Bovine leukemia virus alters growth properties and casein synthesis in mammary epithelial cells

D. D. Motton, G. C. Buehring

Research output: Contribution to journalArticlepeer-review

11 Scopus citations

Abstract

Bovine leukemia virus (BLV) is widespread in US dairy herds, yet only about 1% of infected cattle develop bovine leukosis and are culled from the herd. A major concern is whether BLV infection of dairy cows alters milk yield. Although several studies have examined the effect of BLV on milk production in vivo, the results were inconclusive. No in vitro studies have been done. The discovery of BLV in mammary epithelial cells (MEC) of infected cows raises the possibility that the virus could affect these cells directly. The purpose of this study was to use an in vitro system to determine if BLV could alter milk yield by altering cell number and/or milk production per cell. A short-term cell line established from the MEC of a BLV-negative cow, and a proven casein-producer mouse cell line, Comma D, were stably transfected with a plasmid containing the entire BLV genome. Untransfected parental lines served as negative controls. The BLV-containing bovine MEC line has a reduced population-doubling time, higher saturation density, and increased longevity. The Comma D line is an already-transformed cell line, and growth properties did not change after transfection with BLV. Under appropriate differentiation conditions, both the bovine and mouse MEC transfected with BLV displayed decreased casein production and mRNA synthesis compared with control cell lines without BLV. Our results suggest that effects of BLV infection on milk production may not be related solely to overall animal health but may also be mediated directly at a cellular level.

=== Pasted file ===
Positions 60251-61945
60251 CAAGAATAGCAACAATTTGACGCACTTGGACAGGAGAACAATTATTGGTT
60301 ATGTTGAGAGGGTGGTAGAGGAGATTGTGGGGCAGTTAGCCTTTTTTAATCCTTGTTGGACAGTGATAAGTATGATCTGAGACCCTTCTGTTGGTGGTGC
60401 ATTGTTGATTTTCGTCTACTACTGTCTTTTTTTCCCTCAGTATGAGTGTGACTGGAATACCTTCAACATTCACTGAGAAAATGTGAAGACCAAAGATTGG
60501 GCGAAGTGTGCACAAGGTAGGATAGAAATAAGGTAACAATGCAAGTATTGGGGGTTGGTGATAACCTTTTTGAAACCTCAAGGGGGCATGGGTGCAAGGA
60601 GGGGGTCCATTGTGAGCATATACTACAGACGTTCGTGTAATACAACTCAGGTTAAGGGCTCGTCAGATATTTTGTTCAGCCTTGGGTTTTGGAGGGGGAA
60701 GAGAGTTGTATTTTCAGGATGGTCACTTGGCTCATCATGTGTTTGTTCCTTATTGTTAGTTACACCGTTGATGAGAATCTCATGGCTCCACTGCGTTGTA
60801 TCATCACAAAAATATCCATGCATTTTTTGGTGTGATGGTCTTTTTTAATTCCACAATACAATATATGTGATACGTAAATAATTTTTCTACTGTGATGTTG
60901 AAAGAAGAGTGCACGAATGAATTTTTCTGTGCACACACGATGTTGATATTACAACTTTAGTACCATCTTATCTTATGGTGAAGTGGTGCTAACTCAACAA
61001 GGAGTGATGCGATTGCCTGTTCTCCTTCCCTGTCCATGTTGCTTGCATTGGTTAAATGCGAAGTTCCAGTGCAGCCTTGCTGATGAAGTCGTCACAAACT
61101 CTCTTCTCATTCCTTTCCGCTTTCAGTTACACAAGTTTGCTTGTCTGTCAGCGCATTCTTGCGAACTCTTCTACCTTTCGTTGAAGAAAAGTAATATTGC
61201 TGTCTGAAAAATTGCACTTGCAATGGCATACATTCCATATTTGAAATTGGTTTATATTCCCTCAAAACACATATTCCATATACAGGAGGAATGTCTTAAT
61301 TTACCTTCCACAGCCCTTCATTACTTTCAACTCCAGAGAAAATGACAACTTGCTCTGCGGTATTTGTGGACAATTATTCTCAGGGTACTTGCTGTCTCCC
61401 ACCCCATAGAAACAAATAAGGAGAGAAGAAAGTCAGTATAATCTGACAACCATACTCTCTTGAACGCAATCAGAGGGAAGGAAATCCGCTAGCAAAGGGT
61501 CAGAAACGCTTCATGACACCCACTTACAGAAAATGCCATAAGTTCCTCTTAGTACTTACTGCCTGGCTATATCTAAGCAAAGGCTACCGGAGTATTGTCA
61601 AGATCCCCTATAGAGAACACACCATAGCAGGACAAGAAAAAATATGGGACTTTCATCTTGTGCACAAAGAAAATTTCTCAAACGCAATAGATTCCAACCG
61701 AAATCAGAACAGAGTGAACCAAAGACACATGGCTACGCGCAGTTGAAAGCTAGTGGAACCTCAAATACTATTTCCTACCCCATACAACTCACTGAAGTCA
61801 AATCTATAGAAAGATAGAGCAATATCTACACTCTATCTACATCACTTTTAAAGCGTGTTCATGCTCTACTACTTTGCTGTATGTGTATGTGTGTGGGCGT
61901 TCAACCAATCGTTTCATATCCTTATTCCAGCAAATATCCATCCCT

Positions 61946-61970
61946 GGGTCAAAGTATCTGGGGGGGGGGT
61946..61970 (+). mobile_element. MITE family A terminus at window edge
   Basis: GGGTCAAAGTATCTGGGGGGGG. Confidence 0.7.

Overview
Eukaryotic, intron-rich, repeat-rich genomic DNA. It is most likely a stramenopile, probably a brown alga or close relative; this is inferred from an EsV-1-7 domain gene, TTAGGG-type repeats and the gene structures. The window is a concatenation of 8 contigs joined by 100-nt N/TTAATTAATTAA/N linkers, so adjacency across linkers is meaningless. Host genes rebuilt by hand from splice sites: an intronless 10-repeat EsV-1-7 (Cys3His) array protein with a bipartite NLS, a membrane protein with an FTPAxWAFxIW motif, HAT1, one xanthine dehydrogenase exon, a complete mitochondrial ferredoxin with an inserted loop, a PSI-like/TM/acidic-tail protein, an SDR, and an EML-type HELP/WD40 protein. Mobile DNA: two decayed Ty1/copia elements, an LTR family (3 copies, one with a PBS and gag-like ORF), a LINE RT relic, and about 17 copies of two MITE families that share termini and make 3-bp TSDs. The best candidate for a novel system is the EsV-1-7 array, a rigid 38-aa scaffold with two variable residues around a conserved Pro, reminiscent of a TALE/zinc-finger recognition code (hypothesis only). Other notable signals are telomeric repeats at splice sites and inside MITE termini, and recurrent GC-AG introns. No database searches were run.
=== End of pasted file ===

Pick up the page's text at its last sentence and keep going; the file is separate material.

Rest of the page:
Original languageEnglish (US)
Pages (from-to)2826-2838
Number of pages13
JournalJournal of Dairy Science
Volume86
Issue number9
StatePublished - Sep 2003
Externally publishedYes

Keywords

  • Bovine leukemia virus
  • Casein
  • Mammary epithelial cell

ASJC Scopus subject areas

  • Animal Science and Zoology
  • veterinary(all)
  • Food Science

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